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News release


Drilling for equilibrium in the oil and gas industry

Downturn spurs systemic changes in real estate strategies

HOUSTON, May 30, 2018 – The drastic correction in oil prices between 2014 and 2017 left an indelible mark on energy companies and their real estate. Though oil prices have recovered in 2018, the trauma of the downturn has generated a new culture of ultra-disciplined spending and doing more with less. JLL's 2018 North America Energy Outlook says new workplace strategies and technological advances are contributing to a systemic change in the way oil and gas companies view and leverage real estate.

Leasing strategies, space uses evolve in response to industry cycles

A laser-focus on cost control and the new normal of 'doing more with less' is influencing energy tenants' lease structures and space use.

When oil prices exceeded $100 per barrel, energy companies were less concerned with real estate exposure. Many executed 'large and long' real estate strategies that secured massive amounts of space for an extended period of time.

Today, they want lease structures that are shorter, more flexible, and provide the ability to mitigate risk with options. Typically, this involves a core amount of space for traditional occupancy; expansion and termination options throughout the lease term; and access to flexible or coworking space.

While one of the last sectors to implement modern occupancy strategies, the energy industry has finally begun to evolve to meet the needs of today's workers and also react to the cost pressures of today's environment. Recent benchmarking data shows energy firms have reduced their space per employee, in some cases by more than 40 percent, since the oil downturn.

Infrastructure limitations constrain energy industry as technology propels it forward

In addition to real estate strategies, other systemic changes are afoot in the energy industry. The need for more robust delivery infrastructure and the adoption of the latest technologies are presenting challenges to, and opportunities for, further expansion.

Essential to the oil and gas industry is the pipeline network that supports it. Where some regions benefit from a vast network of pipelines, areas such as Alberta and west Texas are facing a capacity shortage given growing production and overburdened infrastructure. Proposed pipeline projects in Canada and west Texas present opportunities to those in the industrial manufacturing sectors and could create increased demand for office space if approved.

Where limited infrastructure is holding back the potential of the North American energy market, technology is advancing it. Energy firms have made enormous investments in cutting-edge technology to improve operations and generate efficiencies. In the field, artificial intelligence, IoT connectivity and machine learning are outfitting drillers with the tools they need to optimize production. In the office, big data, cloud computing and new mapping capabilities have grown increasingly sophisticated. Technology has unlocked efficiencies in the daily operations of energy firms and has altered the way they evaluate their office footprints.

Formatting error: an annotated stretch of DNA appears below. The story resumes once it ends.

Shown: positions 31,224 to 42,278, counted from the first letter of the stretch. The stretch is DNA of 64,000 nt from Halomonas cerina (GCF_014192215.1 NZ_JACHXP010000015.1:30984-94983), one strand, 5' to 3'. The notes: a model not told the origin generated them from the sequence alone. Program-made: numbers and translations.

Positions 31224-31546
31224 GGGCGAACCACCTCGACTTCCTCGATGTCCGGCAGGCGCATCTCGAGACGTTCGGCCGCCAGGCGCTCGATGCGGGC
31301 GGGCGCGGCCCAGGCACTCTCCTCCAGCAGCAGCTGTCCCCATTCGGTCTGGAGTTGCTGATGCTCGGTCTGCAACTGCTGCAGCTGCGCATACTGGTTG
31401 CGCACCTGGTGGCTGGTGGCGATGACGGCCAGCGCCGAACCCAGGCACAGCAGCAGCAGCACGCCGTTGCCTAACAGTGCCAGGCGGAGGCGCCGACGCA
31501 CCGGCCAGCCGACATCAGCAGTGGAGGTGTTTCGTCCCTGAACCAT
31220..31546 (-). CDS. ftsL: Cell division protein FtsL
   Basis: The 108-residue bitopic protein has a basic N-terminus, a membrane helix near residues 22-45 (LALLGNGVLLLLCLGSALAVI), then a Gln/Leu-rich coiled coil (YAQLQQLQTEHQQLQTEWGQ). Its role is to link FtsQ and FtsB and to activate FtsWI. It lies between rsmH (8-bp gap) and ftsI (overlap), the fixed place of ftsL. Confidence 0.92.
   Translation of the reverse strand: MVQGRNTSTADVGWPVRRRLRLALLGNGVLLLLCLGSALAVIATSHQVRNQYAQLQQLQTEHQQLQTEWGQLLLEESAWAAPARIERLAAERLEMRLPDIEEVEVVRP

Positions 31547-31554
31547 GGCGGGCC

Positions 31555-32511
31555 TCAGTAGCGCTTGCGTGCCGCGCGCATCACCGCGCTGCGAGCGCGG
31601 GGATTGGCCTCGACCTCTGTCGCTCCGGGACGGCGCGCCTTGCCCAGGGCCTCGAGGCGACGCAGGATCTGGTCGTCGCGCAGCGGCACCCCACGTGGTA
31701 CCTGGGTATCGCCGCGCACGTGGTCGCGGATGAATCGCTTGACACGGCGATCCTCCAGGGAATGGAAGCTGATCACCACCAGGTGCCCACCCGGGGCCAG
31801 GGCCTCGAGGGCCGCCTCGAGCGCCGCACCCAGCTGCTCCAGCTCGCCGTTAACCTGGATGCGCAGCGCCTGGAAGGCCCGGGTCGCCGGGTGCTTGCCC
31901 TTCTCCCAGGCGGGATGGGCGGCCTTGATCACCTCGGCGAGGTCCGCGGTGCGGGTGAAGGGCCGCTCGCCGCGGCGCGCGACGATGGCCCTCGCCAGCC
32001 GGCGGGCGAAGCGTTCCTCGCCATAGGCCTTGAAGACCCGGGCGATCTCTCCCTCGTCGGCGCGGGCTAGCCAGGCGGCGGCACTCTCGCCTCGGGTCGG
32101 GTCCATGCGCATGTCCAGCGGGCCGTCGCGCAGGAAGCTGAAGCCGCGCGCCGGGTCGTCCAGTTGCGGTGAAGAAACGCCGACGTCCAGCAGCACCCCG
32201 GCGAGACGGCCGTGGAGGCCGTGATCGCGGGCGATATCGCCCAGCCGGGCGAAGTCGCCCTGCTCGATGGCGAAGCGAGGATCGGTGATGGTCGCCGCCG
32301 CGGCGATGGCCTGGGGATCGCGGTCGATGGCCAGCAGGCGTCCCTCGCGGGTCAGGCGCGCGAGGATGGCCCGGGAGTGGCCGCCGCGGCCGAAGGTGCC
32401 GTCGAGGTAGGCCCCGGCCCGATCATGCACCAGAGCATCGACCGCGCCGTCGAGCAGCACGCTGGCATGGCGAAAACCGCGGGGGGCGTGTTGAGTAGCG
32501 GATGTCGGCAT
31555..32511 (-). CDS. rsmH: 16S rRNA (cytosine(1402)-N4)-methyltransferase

"Technology is not only advancing the industry but requiring best-in-class, digitally connected real estate to support it," said Lindsay Brown, co-lead of JLL's Energy Practice Group.

Office, industrial sectors diverge in energy-centric markets

Late 2017 marked an inflection point when the price of West Texas Intermediate (WTI), a grade of crude oil used as a benchmark in oil pricing, crossed the $50-per-barrel threshold.

While price stabilization has allowed for capital budgets to increase and firms are starting to eye new rounds of hiring, this activity has yet to translate into new real estate demand. Most energy office markets remain in a weakened state, grappling with outsized sublease volumes and rising vacancy. Despite slight upticks in leasing activity, energy office markets, with the exception of Denver, are projecting no growth in overall energy occupancy through 2020.

"Fundamental changes in the way oil and gas companies do business is impacting real estate markets in energy-centric cities," said Bruce Rutherford, co-lead of JLL's Energy Practice Group. "Shifts toward efficient, high-density office build-outs will mitigate the demand for office space in energy-centric office markets as firms use less space overall."

In contrast, energy-heavy industrial markets have remained steady over the course of the downturn. Increased downstream investment, particularly along the Gulf Coast and portions of the Ohio River Valley, has far outweighed any pockets of weakness within the industrial sectors of energy-centric markets.

About JLL
JLL (NYSE: JLL) is a leading professional services firm that specializes in real estate and investment management. Our vision is to reimagine the world of real estate, creating rewarding opportunities and amazing spaces where people can achieve their ambitions. In doing so, we will build a better tomorrow for our clients, our people and our communities. JLL is a Fortune 500 company with nearly 300 corporate offices, operations in over 80 countries and a global workforce of 83,500 as of March 31, 2018. JLL is the brand name, and a registered trademark, of Jones Lang LaSalle Incorporated. For further information, visit